According to the Food and Agriculture Organization and World Health Organization, probiotics are defined as “live microorganisms which, administered in adequate amounts, confer a beneficial physiological effect on the host”. Definitely, a probiotic-rich diet has been associated with the prevention and potential treatment of several severe disorders. Probiotic foods often target high cell densities, aiming at the survival of a sufficient number of health-promoting microbes at the gastrointestinal (GI) tract based on a reasonable amount of food consumed. However, maintenance of high viability levels is not always fulfilled. Thus, insertion of probiotic bacteria into a food matrix represents a fully new challenge for the industry, because of the microbial interactions with food constituents, as well as the harsh conditions usually encountered during food processing and storage, which often result in severe reduction of viable cell counts.

In order to extend our knowledge and explore their effectiveness as beneficial agents in functional foods production, research is focused on definition of food matrix effects on probiotic efficiency, the use of emerging technologies for maintaining high cell viability, developing effective delivery vehicles for targeted probiotic delivery, designing and developing novel probiotic dairy products based on understanding consumer attitudes and quality perception, etc.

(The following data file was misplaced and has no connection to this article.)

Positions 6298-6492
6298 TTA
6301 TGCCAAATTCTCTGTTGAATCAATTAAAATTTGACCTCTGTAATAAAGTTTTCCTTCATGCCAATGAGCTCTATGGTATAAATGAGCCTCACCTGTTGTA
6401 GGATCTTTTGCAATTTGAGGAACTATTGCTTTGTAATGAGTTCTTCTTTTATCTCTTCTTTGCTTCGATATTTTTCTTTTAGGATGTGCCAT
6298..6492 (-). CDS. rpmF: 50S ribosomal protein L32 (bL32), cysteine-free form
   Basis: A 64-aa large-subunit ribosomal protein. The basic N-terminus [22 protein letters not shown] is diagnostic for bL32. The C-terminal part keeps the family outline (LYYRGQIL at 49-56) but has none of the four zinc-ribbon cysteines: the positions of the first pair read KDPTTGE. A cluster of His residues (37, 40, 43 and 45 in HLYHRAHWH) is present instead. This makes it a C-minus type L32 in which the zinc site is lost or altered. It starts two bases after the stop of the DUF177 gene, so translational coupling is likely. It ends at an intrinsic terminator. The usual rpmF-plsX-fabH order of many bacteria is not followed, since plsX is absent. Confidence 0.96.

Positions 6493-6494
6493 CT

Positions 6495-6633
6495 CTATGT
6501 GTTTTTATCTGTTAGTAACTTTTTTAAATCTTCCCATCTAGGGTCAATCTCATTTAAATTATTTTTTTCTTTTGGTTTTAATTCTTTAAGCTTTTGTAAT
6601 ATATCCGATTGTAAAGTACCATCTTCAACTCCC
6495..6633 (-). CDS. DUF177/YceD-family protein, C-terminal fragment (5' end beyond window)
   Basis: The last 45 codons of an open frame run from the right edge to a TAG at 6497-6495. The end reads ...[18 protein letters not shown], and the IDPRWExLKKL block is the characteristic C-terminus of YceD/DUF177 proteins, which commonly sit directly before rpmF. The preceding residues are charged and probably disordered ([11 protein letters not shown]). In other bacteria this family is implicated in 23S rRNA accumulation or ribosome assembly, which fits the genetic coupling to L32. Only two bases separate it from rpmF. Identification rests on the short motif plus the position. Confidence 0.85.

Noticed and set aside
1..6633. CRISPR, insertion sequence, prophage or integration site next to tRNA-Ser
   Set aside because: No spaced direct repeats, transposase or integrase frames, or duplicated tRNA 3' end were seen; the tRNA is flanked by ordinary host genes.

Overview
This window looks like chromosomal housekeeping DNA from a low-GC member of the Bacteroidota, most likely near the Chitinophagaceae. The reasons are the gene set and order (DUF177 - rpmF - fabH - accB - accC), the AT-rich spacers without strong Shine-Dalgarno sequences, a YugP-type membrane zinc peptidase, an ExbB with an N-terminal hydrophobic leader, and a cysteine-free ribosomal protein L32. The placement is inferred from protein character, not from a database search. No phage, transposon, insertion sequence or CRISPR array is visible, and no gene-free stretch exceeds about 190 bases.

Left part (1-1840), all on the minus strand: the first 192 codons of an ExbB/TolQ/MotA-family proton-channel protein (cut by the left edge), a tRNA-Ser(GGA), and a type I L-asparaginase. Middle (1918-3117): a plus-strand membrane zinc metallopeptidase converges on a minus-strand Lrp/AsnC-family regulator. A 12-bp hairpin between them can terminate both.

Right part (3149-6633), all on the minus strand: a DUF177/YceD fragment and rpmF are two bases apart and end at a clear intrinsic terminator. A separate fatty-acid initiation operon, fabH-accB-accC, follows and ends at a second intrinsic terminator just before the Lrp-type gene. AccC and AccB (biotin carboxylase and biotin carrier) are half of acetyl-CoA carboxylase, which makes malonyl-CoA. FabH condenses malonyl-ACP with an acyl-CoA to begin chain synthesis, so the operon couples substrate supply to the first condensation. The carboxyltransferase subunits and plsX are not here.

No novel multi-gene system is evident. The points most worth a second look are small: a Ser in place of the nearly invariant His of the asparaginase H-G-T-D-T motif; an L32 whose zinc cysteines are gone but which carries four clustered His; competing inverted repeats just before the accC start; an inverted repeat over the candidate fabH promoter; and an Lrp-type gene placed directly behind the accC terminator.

Thus, the main objective of this Special Issue is to provide new information focused on the facts, applications, and challenges of probiotic microorganisms in the dairy industry. The Special Issue is expected to become an international forum for researchers to summarize current inventions, developments, and ideas in the field, with a special emphasis on the technical applications obtained within the last five years, and future perspectives.

Potential topics include but are not limited to:

  • Effective vehicles for targeted probiotic delivery;